The Syrian Democratic Forces (SDF) have apprehended Ahmed al-Khabil, known as “Abu Khawla,” the commander of the Deir ez-Zor Military Council. This comes amidst reports that the SDF’s security arm, Asayish, is also besieging other leaders in the Khashman region of Hasakeh. Deir ez-zor is a constituent part of the SDF, but their relationship has been marked by tensions, occasionally escalating into conflicts. The latest bout of clashes recently de-escalated with the intervention of the International Coalition.
According to news outlets, on a recent Sunday, the SDF extended an invitation to Khabil and other frontline leaders associated with him for a meeting at the minister’s rest house in Hassakeh. While Khabil was apprehended during this meeting, other frontline commanders, as well as a group led by his brother, Sheikh Jalal al-Khabil, were put under siege.
Jalal Khabil, one of Abu Khawla’s aides, appeared in a video circulating on social media, where he was seen carrying a firearm within a vehicle. He discussed a situation where the SDF had cordoned off the council’s leaders following their invitation to the minister’s base in Hasakeh. He stated that Abu Khawla had been arrested upon attending the meeting with the SDF, clarifying that the council’s leaders were opting for resistance rather than surrender.
Khabil also urged members of his tribe, known as “al-Akidat,” in Deir ez-Zor to initiate attacks against SDF checkpoints and encircle them.
In another video, Abu Khawla’s brother, Adham al-Khabil, issued a warning to what he referred to as “ISIS militants zero.” He hinted at an escalation if the situation remained unresolved.
Campaign under the guise of ISIS
The arrest of Abu Khawla and the subsequent siege of the Deir ez-Zor Military Council’s top leaders by the SDF have yeet to be officially confirmed by the SDF, despite being widely reported by various media outlets.
Reports from sources such as journalist Ibn Ain al-Abidin from Deir ez-Zor suggest that the SDF has deployed military forces to the governorate and the areas where the Deir ez-Zor Military Council operates. This move follows the arrest and encirclement of the council’s frontline leaders. The SDF released a statement explaining their actions, stating, “In response to the wave of terrorist operations that have targeted residents, local dignitaries, and security forces by ISIS cells in the Deir ez-Zor region, our forces, in coordination with and supported by the international coalition forces, initiated a security operation in the Deir ez-Zor area at 8:00 PM this evening.”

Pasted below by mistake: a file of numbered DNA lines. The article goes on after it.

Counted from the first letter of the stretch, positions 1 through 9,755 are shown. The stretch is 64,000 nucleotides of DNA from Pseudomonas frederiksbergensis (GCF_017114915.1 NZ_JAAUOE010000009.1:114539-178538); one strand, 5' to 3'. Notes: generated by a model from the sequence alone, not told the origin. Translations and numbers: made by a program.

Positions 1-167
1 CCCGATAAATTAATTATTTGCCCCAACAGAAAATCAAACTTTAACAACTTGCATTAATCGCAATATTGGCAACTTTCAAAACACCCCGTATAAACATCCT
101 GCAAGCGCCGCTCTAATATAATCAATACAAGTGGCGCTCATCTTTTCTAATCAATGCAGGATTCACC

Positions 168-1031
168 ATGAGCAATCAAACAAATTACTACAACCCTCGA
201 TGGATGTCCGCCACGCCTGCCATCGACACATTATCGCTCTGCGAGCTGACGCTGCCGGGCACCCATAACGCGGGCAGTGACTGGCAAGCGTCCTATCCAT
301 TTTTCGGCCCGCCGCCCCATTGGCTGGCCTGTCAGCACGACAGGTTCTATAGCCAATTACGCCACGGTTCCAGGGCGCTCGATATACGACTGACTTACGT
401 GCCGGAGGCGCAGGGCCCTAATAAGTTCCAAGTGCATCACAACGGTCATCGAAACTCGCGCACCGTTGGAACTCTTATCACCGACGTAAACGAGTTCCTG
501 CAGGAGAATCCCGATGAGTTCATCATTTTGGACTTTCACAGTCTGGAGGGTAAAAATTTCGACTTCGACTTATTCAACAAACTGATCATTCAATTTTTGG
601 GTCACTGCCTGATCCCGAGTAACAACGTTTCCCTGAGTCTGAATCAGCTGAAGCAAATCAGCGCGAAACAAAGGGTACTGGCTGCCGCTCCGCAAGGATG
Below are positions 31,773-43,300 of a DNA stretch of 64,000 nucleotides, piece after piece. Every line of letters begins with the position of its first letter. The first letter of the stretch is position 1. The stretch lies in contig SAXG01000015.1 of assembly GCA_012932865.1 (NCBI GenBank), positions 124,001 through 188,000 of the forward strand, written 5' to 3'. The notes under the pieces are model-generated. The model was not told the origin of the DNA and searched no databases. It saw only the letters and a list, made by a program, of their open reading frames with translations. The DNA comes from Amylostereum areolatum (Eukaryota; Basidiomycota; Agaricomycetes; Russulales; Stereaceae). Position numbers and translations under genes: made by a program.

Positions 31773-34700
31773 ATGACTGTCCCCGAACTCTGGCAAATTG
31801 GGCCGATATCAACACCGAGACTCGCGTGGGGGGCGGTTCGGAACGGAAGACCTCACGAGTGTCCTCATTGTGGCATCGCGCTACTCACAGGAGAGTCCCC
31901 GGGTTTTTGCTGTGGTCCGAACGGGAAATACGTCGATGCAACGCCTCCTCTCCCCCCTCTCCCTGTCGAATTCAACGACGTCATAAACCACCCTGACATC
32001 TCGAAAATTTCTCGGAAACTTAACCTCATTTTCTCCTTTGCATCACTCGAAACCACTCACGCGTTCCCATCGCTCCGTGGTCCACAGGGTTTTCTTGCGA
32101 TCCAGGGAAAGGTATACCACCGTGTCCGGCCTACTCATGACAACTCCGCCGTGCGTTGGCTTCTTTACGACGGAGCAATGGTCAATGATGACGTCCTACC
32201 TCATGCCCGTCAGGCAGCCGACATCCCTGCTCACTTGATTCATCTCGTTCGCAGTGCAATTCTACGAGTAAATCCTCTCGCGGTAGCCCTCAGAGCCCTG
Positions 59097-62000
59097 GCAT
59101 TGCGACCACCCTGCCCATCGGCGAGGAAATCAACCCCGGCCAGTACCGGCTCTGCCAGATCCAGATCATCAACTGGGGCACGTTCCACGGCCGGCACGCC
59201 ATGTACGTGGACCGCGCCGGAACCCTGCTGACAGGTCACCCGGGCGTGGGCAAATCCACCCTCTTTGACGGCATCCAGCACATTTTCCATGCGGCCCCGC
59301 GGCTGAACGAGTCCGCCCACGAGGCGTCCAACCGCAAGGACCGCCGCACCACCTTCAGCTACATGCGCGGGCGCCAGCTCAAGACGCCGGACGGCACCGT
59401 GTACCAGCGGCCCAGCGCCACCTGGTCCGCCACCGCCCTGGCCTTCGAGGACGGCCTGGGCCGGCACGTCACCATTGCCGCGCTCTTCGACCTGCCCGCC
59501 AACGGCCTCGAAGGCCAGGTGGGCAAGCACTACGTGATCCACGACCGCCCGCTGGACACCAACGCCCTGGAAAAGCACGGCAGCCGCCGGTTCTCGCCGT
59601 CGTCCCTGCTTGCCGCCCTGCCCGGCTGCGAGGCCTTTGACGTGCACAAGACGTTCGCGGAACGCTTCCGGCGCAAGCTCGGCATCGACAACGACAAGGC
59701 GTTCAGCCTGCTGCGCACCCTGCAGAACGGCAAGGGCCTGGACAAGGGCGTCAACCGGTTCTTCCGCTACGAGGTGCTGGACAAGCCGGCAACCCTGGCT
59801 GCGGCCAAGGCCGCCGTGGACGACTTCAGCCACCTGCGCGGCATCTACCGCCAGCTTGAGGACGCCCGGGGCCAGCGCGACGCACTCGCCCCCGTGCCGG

Journalists from Deir ez-Zor have raised questions about the timing and motives behind the SDF’s operation, particularly given its alignment with the arrest of Abu Khawla and the subsequent siege of his leadership team in Hasakeh.
What to expect?
In the midst of these developments, Sada al-Sharqiya network reported that a tragic incident occurred on Monday night, resulting in the deaths of three members of the Deir ez-Zor Military Council. The fatalities stemmed from intense clashes that transpired in the village of al-Rabidah, situated in the al-Sur district to the north of Deir ez-Zor. These clashes pitted special groups linked with the SDF, albeit associated with a different faction, against the Deir ez-Zor Military Council.
The strategic maneuver by the SDF follows persistent speculation about a potential U.S.-orchestrated strategy aimed at countering Iranian-affiliated militias in Albu Kamal through the collaboration of local tribal members. This notion was put forth by Samer al-Ahmad, a researcher associated with the Omran Center for Strategic Studies.
Additionally, the SDF’s recent actions coincide with concerns among their leadership regarding the activation of a tribal role in this context. Reports have emerged suggesting that leaders of the PKK (Kurdistan Workers’ Party) have expressed reluctance to partake in any efforts against Iranian forces.
In a related vein, journalist Zain al-Abidin highlighted a significant development: a majority of the key leaders within the Deir ez-Zor Military Council are currently in SDF custody. Some of these imprisoned leaders have reportedly issued appeals from their confinement, urging their fellow members to lay down their arms.
The journalist also remarked that as anticipated, there has been no observable involvement by the broader Akidat and al-Baggara tribes in support of Ahmed Khabil’s forces. This lack of support is likely attributed to Khabil’s checkered history within the region, which appears to have influenced this outcome.
This article was translated and edited by The Syrian Observer. The Syrian Observer has not verified the content of this story. Responsibility for the information and views set out in this article lies entirely with the author.